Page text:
According to an article at the Kurdish outlet Rudaw, Peshmerga militia forces have had to turn back a high number of foreign fighters attempting to join the war on the Islamic State. Repeated attempts to discourage the foreign fighters and request arms aid instead have failed to stop the flow into Iraq.
Yesterday we looked at Americans, Europeans, and Australians traveling overseas to join the Dwekh Nawsha, a Christian militia fighting to protect Assyrian villages from the depredations of the Islamic State. The Kurds, who have been handling most of the heavy fighting on the front lines, are sympathetic toward most of these foreign volunteers. Reports on foreigners joining the Dwekh Nawsha have noted that many of those foreign fighters have joined the Christian rather than Muslim and Yazidi Kurdish militias because they felt more trusting of the Christian groups.
Rudaw notes that Peshmerga leaders have cited “reasons ranging from safety to diplomatic reasons” for not accepting the fighters. Many foreign fighters who risk leaving their countries to fight against the Islamic State are violating their domestic legal codes, though Kurdish fighters say placing foreigners on the front lines also violates Kurdish law.
“Just last week an American man arrived wanting to volunteer. I couldn’t help him. Yes, they are volunteers, but we have to guarantee their lives and we can’t do that,” said one Peshmerga leader, citing an example.
This resistance to foreign volunteers appears to have been cultivated by the Pentagon, as Rudaw mentions some American and Canadian volunteers who did see combat action alongside the Peshmerga (seemingly in defiance of the Kurdish law that “expressly forbids admission of foreigners” mentioned above) but went home early after “U.S. military advisers pressured Peshmerga commanders to take the volunteers off the frontline.”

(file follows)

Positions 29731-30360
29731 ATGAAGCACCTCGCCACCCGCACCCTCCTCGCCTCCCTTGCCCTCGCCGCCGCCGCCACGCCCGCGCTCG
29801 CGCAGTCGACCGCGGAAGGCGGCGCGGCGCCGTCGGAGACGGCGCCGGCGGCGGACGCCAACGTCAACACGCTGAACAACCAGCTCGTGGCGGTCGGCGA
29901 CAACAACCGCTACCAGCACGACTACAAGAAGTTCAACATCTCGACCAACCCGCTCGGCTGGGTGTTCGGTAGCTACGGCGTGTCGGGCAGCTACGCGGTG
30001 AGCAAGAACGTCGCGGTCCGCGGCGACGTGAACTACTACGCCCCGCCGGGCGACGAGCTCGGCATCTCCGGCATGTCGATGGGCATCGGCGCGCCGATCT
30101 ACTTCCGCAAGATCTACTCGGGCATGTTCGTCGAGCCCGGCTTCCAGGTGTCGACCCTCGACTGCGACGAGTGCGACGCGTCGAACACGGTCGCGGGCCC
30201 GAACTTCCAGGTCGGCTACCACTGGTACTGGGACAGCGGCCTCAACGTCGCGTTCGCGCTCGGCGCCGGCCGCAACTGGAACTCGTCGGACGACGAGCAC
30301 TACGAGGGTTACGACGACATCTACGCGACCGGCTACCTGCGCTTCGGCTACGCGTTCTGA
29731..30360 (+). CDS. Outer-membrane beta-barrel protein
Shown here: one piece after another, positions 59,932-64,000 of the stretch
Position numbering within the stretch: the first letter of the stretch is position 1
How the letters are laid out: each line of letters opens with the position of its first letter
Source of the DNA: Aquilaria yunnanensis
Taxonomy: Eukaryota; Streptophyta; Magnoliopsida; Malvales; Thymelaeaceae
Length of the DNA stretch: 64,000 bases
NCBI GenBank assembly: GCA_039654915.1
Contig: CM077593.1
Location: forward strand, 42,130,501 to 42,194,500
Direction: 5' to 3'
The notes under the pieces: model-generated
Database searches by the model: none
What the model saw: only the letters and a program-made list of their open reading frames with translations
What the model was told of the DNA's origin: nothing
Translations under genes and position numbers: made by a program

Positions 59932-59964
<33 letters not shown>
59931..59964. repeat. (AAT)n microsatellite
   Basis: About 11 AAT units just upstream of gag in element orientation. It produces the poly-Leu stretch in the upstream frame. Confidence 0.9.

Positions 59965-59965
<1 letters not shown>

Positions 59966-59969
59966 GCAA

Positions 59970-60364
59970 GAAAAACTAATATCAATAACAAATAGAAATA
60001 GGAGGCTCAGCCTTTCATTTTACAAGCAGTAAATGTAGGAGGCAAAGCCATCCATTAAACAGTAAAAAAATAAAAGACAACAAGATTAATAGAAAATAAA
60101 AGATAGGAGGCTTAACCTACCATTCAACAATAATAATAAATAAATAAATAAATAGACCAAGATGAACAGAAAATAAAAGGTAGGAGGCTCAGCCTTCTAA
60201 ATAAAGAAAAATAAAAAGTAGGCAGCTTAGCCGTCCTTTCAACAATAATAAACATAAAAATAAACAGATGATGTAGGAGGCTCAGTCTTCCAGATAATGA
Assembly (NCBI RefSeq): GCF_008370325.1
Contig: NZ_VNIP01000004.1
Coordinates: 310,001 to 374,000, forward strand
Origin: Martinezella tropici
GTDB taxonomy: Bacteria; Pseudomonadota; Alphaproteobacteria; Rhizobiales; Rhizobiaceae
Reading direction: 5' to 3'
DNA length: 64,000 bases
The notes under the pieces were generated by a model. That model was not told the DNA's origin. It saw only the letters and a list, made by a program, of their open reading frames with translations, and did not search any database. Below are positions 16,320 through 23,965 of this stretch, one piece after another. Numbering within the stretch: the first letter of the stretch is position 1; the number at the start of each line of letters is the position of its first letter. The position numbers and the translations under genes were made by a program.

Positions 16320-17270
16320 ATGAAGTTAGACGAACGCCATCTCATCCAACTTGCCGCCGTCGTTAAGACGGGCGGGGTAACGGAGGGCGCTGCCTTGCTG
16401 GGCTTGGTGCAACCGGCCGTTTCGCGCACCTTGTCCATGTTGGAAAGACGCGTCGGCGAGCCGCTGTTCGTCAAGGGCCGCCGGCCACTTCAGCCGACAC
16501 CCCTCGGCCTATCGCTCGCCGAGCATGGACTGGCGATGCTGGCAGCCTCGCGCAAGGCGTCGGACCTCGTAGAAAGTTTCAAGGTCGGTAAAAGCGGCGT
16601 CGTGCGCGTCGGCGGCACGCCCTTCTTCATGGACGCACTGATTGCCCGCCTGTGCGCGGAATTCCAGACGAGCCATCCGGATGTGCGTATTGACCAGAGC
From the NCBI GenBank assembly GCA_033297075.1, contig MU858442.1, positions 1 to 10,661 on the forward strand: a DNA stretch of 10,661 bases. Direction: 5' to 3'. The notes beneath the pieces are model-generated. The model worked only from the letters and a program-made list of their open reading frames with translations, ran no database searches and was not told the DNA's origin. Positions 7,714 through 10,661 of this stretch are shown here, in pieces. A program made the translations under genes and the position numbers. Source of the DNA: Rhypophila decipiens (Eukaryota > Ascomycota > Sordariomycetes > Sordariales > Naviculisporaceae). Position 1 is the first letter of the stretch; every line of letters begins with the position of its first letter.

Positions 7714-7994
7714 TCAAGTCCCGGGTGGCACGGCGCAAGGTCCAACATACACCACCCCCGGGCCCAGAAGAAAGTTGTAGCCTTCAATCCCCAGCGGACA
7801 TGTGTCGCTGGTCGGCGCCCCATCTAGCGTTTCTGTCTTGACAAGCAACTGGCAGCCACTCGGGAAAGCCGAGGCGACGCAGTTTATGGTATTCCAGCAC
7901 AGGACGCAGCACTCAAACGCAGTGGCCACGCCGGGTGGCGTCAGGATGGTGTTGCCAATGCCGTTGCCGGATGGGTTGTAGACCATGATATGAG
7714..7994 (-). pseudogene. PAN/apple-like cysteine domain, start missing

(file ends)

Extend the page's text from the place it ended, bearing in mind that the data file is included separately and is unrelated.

The Kurds have been consistent in saying their most vital need is a supply of heavy weapons and ammunition, rather than manpower, because promised shipments of American munitions routed through the central Iraqi government in Baghdad often fail to arrive.
It’s also understandable that the U.S. government would be worried about the safety of American volunteers, whose capture, torture, and videotaped execution would be a propaganda boon to ISIS. Organizations founded to help Western volunteers get to Iraq appear to respect the Kurds’ wishes, and say they are transitioning to providing training and support services instead of combat troops.
The situation is somewhat different with Syrian Kurdish forces, whose YPG “People’s Defense Units” are “not a disciplined army” in the opinion of the peshmerga commander interviewed by Rudaw. Foreign volunteers, including Americans, seem to have an easier time finding front-line service with the YPG, with about 25 foreigners currently fighting in Syria, according to one departing volunteer.